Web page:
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Organic Avenue Closes its Iconic West Village Location – My Favorite Juice Store Ever

organic-avenue-west-village-outside

Please allow me to get a little sentimental here.

While I know that there are real problems in the world and this is certainly not one of them, Organic Avenue closed its best and most iconic store yesterday – the West Village location on 8th Avenue between Horatio and Jane.

Needless to say, it was a sad day.

I had been going to this store for at least nine years or so. Not only was it one of the very first places that I bought pressed organic juice (circa 2005), but when I wasn’t living in Manhattan and would come back to visit, this would be the very first stop that I would make upon my return.

It had what very, very few other juice stores have – soul. This Organic Avenue outpost was small and intimate, and you could go sit inside (or outside) on the bench by the window, drink your juice, hang out, and talk with people. And I met a countless number of them and went on many dates with women that I met there. Furthermore, you always looked forward to a Liv Tyler sighting, which happened once.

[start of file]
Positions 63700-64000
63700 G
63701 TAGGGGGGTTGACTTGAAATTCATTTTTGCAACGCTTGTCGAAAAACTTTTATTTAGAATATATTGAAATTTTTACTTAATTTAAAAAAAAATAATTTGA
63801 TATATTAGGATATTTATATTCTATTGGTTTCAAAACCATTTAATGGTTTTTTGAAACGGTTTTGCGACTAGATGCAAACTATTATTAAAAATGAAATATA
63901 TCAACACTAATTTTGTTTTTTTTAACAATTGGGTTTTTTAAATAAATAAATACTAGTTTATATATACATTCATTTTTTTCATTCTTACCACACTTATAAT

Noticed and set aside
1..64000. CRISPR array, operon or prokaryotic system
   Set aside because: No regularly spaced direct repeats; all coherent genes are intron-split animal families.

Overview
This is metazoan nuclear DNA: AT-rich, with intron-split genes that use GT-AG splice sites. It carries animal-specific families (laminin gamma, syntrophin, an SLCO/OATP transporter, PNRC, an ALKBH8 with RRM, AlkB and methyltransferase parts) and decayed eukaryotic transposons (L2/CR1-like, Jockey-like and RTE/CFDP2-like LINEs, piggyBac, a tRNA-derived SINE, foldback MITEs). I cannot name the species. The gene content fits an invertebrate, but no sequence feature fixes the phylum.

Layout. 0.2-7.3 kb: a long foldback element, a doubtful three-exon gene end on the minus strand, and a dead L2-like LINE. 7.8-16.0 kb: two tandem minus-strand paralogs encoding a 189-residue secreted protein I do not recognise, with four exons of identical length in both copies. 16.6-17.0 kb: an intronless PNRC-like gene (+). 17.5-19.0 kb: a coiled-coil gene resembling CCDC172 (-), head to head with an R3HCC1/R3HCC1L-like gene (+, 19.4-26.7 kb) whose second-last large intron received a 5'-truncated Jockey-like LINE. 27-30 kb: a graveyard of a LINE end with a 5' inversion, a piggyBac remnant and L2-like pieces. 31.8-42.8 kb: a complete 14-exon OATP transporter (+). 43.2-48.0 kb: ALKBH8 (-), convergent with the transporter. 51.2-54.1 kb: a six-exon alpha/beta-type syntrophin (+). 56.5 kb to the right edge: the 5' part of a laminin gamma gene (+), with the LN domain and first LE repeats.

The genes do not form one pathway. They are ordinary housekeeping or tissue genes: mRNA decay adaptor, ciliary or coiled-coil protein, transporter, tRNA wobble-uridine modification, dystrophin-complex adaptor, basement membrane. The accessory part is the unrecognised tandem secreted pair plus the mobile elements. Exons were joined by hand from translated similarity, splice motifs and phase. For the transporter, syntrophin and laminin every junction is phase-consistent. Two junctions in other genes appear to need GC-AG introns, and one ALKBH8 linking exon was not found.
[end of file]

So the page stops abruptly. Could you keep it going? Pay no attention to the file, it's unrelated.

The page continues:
More than anything, what this store offered was a sense of community. It was warm and comforting, people knew your name, and its tranquility made you feel welcome with no rush to leave. Since I don’t drink alcohol, it had become my de facto bar.

Last week, I spoke with Jessie Gould, Vice President of Brand and Marketing at Organic Avenue, about the store’s closing. Apparently, it was not an easy internal decision to close this location as executives clearly understood the importance of this store to its loyal customer base. Yet at the end of the day, Organic Avenue is moving in a different direction and the location’s tiny footprint did not allow the company to incorporate many of the new offerings that it will soon be rolling out.

While I completely understand that this was a business decision and that it didn’t make financial sense to keep this store open, especially since competition has heated up in the neighborhood, it just won’t be same to no longer have an Organic Avenue presence on this block. Nor will it be the same when my Mellow Love in a glass bottle is no longer just a short walk away.

When you ask New Yorkers what is so special about living in the city, one of the things that they’ll tell you are the local stores that you frequent on a very regular basis. These places become part of your daily life. And when one of these stores that you become so attached to closes its doors, an inevitable void looms large.

Today was a very strange day when I walked by Organic Avenue, looked at its orange awning, and realized that juice is no longer served there.

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